Monday, June 07, 2004

What I remember about Ronald Reagan

Ronald Reagan died this past Saturday at the age of 93. He had been suffering from Alzheimer's for a decade, and while we mourn his passing, we are thankful that he is finally at peace.

Reagan was the first president I was aware of, and at the time, it was hard for me to imagine that there was ever any other. I was six when Ronald Reagan took office, and as I don't remember anything about the Carter administration, I think it's fair to say that I grew up with him as president. My parents were moderate Southern Baptists (which would mean fairly conservative to anyone else). While my father liked Reagan, my mother didn't think he was all that smart. We lived in some fairly liberal parts of the country for most of that time, and the outright scorn many of my peers felt for Reagan made it difficult for me to hold him in high esteem. I remember in the 1984 election, where all the kids in my class were talking about how their parents would vote for Mondale. I was astounded when my father told me he was voting for Reagan and explained to me what a good job he was doing. I had never thought about it before, and only now can I see how true that was.

I remember hearing about how during the Clinton campaign, during a townhall meeting, one of the audience stood up and said the World War 2 generation just couldn't understand how horrible it had been to grow up under the threat of nuclear war. Frankly, I wondered what he was talking about. I grew up under that threat, and while I was vaguely aware of it, I didn't spend much time worrying about it. Part of that was religious belief--"Of course the world is going to end someday, but God is in control" summed up my attitude then and now--but I think part of it was Reagan as well. I grew up knowing that the US was strong, so that the Soviet Union wouldn't dare attack us with nuclear weapons, and that it was good, so that we would never launch a nuclear first strike. Considering how many people in the previous decades had believed exactly the opposite on both counts, I have to credit that attitude to Reagan, his optimism and his faith.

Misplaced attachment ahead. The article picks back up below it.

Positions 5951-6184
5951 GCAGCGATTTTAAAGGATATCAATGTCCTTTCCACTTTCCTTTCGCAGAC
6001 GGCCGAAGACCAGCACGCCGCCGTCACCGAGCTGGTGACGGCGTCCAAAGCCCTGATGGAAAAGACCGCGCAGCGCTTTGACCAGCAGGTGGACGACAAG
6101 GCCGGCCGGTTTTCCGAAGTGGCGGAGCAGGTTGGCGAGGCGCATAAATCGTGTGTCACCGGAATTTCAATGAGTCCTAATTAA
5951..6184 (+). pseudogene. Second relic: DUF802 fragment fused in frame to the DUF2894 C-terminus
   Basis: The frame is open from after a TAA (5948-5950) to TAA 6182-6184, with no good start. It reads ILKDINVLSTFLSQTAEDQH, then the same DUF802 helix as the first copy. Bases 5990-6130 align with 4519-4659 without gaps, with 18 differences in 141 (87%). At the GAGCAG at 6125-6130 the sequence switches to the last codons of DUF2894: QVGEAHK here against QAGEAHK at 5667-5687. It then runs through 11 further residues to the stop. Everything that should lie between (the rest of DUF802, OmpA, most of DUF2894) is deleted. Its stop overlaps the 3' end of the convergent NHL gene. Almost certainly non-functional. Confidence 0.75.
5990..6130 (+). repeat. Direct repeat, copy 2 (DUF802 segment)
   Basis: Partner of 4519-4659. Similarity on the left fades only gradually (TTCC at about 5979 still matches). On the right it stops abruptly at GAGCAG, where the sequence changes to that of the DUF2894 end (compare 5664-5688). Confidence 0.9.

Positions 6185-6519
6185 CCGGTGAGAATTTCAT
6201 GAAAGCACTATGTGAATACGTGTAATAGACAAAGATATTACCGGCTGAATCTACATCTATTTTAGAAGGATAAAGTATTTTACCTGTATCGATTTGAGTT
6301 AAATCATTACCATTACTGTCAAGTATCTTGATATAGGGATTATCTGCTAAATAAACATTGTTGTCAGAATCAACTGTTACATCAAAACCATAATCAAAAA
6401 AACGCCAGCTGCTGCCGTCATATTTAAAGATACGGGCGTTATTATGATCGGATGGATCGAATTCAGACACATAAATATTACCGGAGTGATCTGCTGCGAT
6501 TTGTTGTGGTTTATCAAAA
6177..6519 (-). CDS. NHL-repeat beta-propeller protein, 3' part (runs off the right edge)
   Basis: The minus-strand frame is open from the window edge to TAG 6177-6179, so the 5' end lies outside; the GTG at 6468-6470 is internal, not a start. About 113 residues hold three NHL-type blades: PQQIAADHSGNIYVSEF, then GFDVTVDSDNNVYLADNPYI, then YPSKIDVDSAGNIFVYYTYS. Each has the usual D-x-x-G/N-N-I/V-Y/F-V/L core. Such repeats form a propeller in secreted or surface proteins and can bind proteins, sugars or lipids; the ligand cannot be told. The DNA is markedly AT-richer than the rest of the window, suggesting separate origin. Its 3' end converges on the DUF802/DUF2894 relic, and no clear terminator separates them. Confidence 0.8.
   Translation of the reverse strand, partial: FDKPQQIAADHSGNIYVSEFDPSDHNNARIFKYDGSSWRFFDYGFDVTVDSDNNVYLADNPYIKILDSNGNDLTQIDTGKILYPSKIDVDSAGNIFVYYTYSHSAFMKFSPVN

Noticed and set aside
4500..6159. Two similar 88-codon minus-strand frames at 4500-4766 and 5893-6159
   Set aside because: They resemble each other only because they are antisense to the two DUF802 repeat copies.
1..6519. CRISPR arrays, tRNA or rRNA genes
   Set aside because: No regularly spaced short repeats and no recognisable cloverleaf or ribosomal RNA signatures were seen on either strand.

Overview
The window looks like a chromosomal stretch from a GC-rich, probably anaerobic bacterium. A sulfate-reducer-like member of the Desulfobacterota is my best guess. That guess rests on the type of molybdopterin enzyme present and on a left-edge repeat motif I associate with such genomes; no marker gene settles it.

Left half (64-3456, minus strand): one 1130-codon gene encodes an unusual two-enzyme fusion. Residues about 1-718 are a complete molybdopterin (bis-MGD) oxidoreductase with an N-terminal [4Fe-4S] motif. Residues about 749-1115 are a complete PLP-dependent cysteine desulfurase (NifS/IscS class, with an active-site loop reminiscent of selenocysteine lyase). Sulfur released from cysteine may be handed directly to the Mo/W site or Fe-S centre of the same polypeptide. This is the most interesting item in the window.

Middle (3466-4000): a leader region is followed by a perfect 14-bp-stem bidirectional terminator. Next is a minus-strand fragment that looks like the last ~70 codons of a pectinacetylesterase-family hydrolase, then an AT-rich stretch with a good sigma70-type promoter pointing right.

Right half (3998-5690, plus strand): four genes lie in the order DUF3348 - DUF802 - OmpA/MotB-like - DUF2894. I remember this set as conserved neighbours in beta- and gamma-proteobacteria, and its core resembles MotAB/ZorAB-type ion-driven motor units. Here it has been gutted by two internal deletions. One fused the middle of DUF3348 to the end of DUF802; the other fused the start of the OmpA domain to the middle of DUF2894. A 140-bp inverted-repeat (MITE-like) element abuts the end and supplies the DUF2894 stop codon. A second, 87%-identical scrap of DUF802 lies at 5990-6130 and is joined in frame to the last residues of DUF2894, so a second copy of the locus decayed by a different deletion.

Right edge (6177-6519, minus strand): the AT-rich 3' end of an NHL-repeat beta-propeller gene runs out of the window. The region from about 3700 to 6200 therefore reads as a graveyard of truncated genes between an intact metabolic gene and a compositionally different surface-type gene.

When the cold war ended, I was as astounded as anyone. Who knew that the Soviet Union was so weak? Well, it turns out that Reagan knew, and even though I had appreciated his optimism, I had become too cynical to believe that he had been right. But he was, and the pressure he placed on the USSR is what brought it down. I believe that communism is an inherently flawed political and economic model, and I suppose the Soviet Union would have eventually failed anyway, but without Reagan and the will to bring the might of the US to bear on the USSR's weak infrastructure, it might have taken decades, and who knows how many more millions communism would have oppressed and killed in the meantime?

I owe Reagan a debt of gratitude, both for the hopefulness with which I grew up, and for bringing the greatest threat to the US and the world in that age to an end. Rest in peace, Mr. President.

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